IDEAS home Printed from
   My bibliography  Save this article

The extreme-value dependence of Asia-Pacific equity markets


  • Bekiros, Stelios D.
  • Georgoutsos, Dimitris A.


In this paper we study the dependence structure of extreme realization of returns between seven Asia-Pacific stock markets and the U.S. Methodologically we apply the multivariate extreme value theory that best suits to the problem under investigation. The evidence we obtain indicates that extreme correlations are not substantially different from the unconditional ones or from those obtained from multivariate GARCH models. A clustering analysis shows that the Asia-Pacific countries do not belong to a distinct block of countries on the basis of the extreme correlations we have estimated. The policy implications of our study are that the benefits from portfolio diversification with assets from the Asia-Pacific stock markets are not eroded during crisis periods, in the sense that no correlation breakdown has been observed.

Suggested Citation

  • Bekiros, Stelios D. & Georgoutsos, Dimitris A., 2008. "The extreme-value dependence of Asia-Pacific equity markets," Journal of Multinational Financial Management, Elsevier, vol. 18(3), pages 197-208, July.
  • Handle: RePEc:eee:mulfin:v:18:y:2008:i:3:p:197-208

    Download full text from publisher

    File URL:
    Download Restriction: Full text for ScienceDirect subscribers only

    As the access to this document is restricted, you may want to search for a different version of it.

    References listed on IDEAS

    1. King, Mervyn A & Wadhwani, Sushil, 1990. "Transmission of Volatility between Stock Markets," Review of Financial Studies, Society for Financial Studies, vol. 3(1), pages 5-33.
    2. Gencay, Ramazan & Selcuk, Faruk, 2004. "Extreme value theory and Value-at-Risk: Relative performance in emerging markets," International Journal of Forecasting, Elsevier, vol. 20(2), pages 287-303.
    3. Rigobon, Roberto, 2003. "On the measurement of the international propagation of shocks: is the transmission stable?," Journal of International Economics, Elsevier, vol. 61(2), pages 261-283, December.
    4. G. Andrew Karolyi, 2004. "Does International Financial Contagion Really Exist?," Journal of Applied Corporate Finance, Morgan Stanley, vol. 16(2-3), pages 136-146.
    5. Jesus Gonzalo, 2004. "Which Extreme Values Are Really Extreme?," Journal of Financial Econometrics, Society for Financial Econometrics, vol. 2(3), pages 349-369.
    6. Bekaert, Geert & Harvey, Campbell R., 2003. "Emerging markets finance," Journal of Empirical Finance, Elsevier, vol. 10(1-2), pages 3-56, February.
    7. Tae-Hwy Lee & Yong Bao & Burak Saltoglu, 2006. "Evaluating predictive performance of value-at-risk models in emerging markets: a reality check," Journal of Forecasting, John Wiley & Sons, Ltd., vol. 25(2), pages 101-128.
    8. Fran├žois Longin, 2001. "Extreme Correlation of International Equity Markets," Journal of Finance, American Finance Association, vol. 56(2), pages 649-676, April.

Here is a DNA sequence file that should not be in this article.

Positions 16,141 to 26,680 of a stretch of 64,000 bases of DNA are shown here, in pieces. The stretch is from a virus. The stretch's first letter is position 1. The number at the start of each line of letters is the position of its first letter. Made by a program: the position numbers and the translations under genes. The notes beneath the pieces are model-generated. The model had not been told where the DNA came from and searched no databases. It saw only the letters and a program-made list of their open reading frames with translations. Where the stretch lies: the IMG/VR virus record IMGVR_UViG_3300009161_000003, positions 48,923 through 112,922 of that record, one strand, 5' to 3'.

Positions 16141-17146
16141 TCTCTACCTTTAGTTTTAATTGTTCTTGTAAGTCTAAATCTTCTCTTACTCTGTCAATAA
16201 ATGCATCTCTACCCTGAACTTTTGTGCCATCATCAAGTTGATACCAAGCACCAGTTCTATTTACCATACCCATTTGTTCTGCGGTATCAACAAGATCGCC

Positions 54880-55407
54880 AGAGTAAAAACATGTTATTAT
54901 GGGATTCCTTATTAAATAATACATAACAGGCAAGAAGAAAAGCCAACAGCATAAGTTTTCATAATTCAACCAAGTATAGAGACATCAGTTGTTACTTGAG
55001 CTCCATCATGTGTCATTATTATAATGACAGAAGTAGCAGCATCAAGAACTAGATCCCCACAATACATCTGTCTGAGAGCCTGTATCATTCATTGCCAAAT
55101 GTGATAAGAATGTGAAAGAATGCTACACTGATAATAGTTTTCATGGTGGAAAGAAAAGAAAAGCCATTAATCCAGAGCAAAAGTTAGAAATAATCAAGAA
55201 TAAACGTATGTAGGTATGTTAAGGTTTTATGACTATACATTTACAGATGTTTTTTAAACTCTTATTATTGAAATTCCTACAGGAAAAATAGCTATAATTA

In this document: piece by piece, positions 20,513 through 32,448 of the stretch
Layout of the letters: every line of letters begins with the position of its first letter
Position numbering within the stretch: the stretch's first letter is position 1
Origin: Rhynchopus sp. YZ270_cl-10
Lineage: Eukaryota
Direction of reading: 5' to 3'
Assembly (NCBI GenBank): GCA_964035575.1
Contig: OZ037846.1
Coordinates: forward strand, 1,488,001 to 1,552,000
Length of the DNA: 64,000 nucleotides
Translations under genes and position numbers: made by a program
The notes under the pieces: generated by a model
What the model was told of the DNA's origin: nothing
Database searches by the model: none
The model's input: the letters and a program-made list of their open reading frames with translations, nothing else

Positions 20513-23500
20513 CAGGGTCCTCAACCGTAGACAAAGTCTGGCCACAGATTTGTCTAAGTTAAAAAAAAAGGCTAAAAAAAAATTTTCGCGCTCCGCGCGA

9. Ser-Huang Poon, 2004. "Extreme Value Dependence in Financial Markets: Diagnostics, Models, and Financial Implications," Review of Financial Studies, Society for Financial Studies, vol. 17(2), pages 581-610.
    Full references (including those not matched with items on IDEAS)


    Citations are extracted by the CitEc Project, subscribe to its RSS feed for this item.

    Cited by:

    1. Marco Rocco, 2011. "Extreme value theory for finance: a survey," Questioni di Economia e Finanza (Occasional Papers) 99, Bank of Italy, Economic Research and International Relations Area.
    2. Dungey, Mardi & Milunovich, George & Thorp, Susan, 2010. "Unobservable shocks as carriers of contagion," Journal of Banking & Finance, Elsevier, vol. 34(5), pages 1008-1021, May.
    3. Yue Peng & Wing Ng, 2012. "Analysing financial contagion and asymmetric market dependence with volatility indices via copulas," Annals of Finance, Springer, vol. 8(1), pages 49-74, February.

    More about this item


    Access and download statistics


    All material on this site has been provided by the respective publishers and authors. You can help correct errors and omissions. When requesting a correction, please mention this item's handle: RePEc:eee:mulfin:v:18:y:2008:i:3:p:197-208. See general information about how to correct material in RePEc.

    For technical questions regarding this item, or to correct its authors, title, abstract, bibliographic or download information, contact: (Dana Niculescu). General contact details of provider: .

    If you have authored this item and are not yet registered with RePEc, we encourage you to do it here. This allows to link your profile to this item. It also allows you to accept potential citations to this item that we are uncertain about.

    If CitEc recognized a reference but did not link an item in RePEc to it, you can help with this form .

    If you know of missing items citing this one, you can help us creating those links by adding the relevant references in the same way as above, for each refering item. If you are a registered author of this item, you may also want to check the "citations" tab in your RePEc Author Service profile, as there may be some citations waiting for confirmation.

    Please note that corrections may take a couple of weeks to filter through the various RePEc services.

    IDEAS is a RePEc service hosted by the Research Division of the Federal Reserve Bank of St. Louis . RePEc uses bibliographic data supplied by the respective publishers.